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Darwin Correspondence Project

To W. E. Darwin   4 November [1861]1

Down Kent

Nov. 4th.

My dear William

I enclose Mr Hacon’s note about your will;2 you will see that it is of no importance making one at present; but of course you can do as you like. Whenever you do make a will always consult a Lawyer.— My will, as you know is equal partition; up to about £15,000, & if there should be more, all excess to be divided equally amongst the sons alone.—

I enclose a nice note from Franky.3

Mamma goes tomorrow to Hastings for 4 or 5 days to see Aunt Charlotte, whose health, I fear, is rapidly failing & I doubt whether she will live very long.—4 Poor Mammy has been having bad toothach, & on Sunday Mr Engleheart pulled out one.—5

Skimp was pleased by your note.6 A run-away-horse at night is no joke, & I am heartily glad you were not hurt.— (N.B people do not go at full “tare” along the “rode”).— You seem to getting on well with pleasant acquaintances. The mathematicks must come hard.— I wonder in how many months you will feel up to all the account Books.—

Your letters are a great pleasure to us.—

I keep up Torquay good habits & almost every day take a pretty good walk in the country.7 I met Montagu L. lately with arm in sling: Lenny says his manner of speaking seems altered8

Sir John has been laid up at Geneva by gout for a fortnight; what a time poor Lady L. must have had; but I daresay the gout will make him less cracky.—9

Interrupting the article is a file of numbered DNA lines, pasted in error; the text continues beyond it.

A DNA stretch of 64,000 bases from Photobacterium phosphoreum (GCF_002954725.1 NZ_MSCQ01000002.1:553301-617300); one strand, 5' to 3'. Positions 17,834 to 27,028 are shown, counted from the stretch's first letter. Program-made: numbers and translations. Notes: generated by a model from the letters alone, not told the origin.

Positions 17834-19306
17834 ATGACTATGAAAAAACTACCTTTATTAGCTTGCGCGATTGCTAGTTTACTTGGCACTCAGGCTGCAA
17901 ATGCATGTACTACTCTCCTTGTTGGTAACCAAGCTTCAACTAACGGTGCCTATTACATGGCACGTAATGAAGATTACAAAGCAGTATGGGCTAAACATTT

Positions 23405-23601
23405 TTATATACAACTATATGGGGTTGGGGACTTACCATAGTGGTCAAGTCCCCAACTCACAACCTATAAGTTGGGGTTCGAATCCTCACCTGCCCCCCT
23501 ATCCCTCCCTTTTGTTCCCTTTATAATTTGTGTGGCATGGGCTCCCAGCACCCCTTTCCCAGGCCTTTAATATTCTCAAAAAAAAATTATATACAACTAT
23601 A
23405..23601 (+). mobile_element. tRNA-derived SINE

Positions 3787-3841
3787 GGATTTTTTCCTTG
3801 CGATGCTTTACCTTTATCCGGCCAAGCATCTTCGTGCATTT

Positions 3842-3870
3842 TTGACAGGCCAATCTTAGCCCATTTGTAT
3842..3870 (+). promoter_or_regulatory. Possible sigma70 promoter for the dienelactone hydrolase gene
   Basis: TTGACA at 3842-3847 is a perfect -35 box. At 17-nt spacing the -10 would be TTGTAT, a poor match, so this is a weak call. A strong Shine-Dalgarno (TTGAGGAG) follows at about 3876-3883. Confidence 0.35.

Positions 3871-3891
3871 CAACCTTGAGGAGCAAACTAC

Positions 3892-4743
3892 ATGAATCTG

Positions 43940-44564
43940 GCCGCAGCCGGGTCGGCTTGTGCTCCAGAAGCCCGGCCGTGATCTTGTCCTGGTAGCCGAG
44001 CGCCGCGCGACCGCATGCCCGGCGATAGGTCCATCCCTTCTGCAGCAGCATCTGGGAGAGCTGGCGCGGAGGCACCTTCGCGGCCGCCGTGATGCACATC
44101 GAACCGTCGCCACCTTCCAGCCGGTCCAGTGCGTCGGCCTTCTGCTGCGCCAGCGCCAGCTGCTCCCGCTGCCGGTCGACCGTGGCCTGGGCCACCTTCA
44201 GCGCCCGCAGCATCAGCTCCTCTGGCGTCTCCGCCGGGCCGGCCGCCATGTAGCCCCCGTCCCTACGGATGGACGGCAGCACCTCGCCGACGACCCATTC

I have been doing some good work at the homologies of Orchids, by tracing their vessels, & Hooker thinks that I have made out their structure well.—

Good Night, my dear old fellow.—

Your affecty. | C. Darwin

Footnotes

The year is given by the reference to Emma Darwin’s visit to Charlotte Langton (see n. 4, below).
The letter from William Mackmurdo Hacon, CD’s solicitor, has not been found.
The letter from Francis Darwin has not been found.
Charlotte Langton, Emma Darwin’s eldest sister, was staying in St Leonard’s-on-Sea, near Hastings, Sussex, in the hope that the sea air would improve her health (Emma Darwin (1915) 2: 178). According to her diary, Emma Darwin visited Charlotte from 5 to 9 November 1861. Charlotte Langton died in January 1862 at the age of sixty-five.
Stephen Paul Engleheart was a surgeon in Down (Post Office directory of the six home counties 1862).
‘Skimp’ was the family nickname of Horace Darwin, aged ten.
The Darwins spent July and August 1861 in Torquay, Devon.
Montagu Lubbock had been seriously injured in a carriage accident in May 1861 (see letter to T. H. Huxley, 22 May [1861], and H. G. Hutchinson 1914).
John William Lubbock and Harriet Lubbock were neighbours of the Darwins in Down, residing at High Elms.

Bibliography

Emma Darwin (1915): Emma Darwin: a century of family letters, 1792–1896. Edited by Henrietta Litchfield. 2 vols. London: John Murray. 1915.

Hutchinson, Horace Gordon. 1914. Life of Sir John Lubbock, Lord Avebury. 2 vols. London: Macmillan.

Post Office directory of the six home counties: Post Office directory of the six home counties, viz., Essex, Herts, Kent, Middlesex, Surrey and Sussex. London: W. Kelly & Co. 1845–78.

Summary

Reports events at Down;

has been doing good work on the homologies of orchids.

Letter details

Letter no.
DCP-LETT-3307
From
Charles Robert Darwin
To
William Erasmus Darwin
Sent from
Down
Source of text
DAR 210.6
Physical description
6pp

Please cite as

Darwin Correspondence Project, “Letter no. 3307,” accessed on 21 October 2019, https://www.darwinproject.ac.uk/letter/DCP-LETT-3307.xml

Also published in The Correspondence of Charles Darwin, vol. 9

letter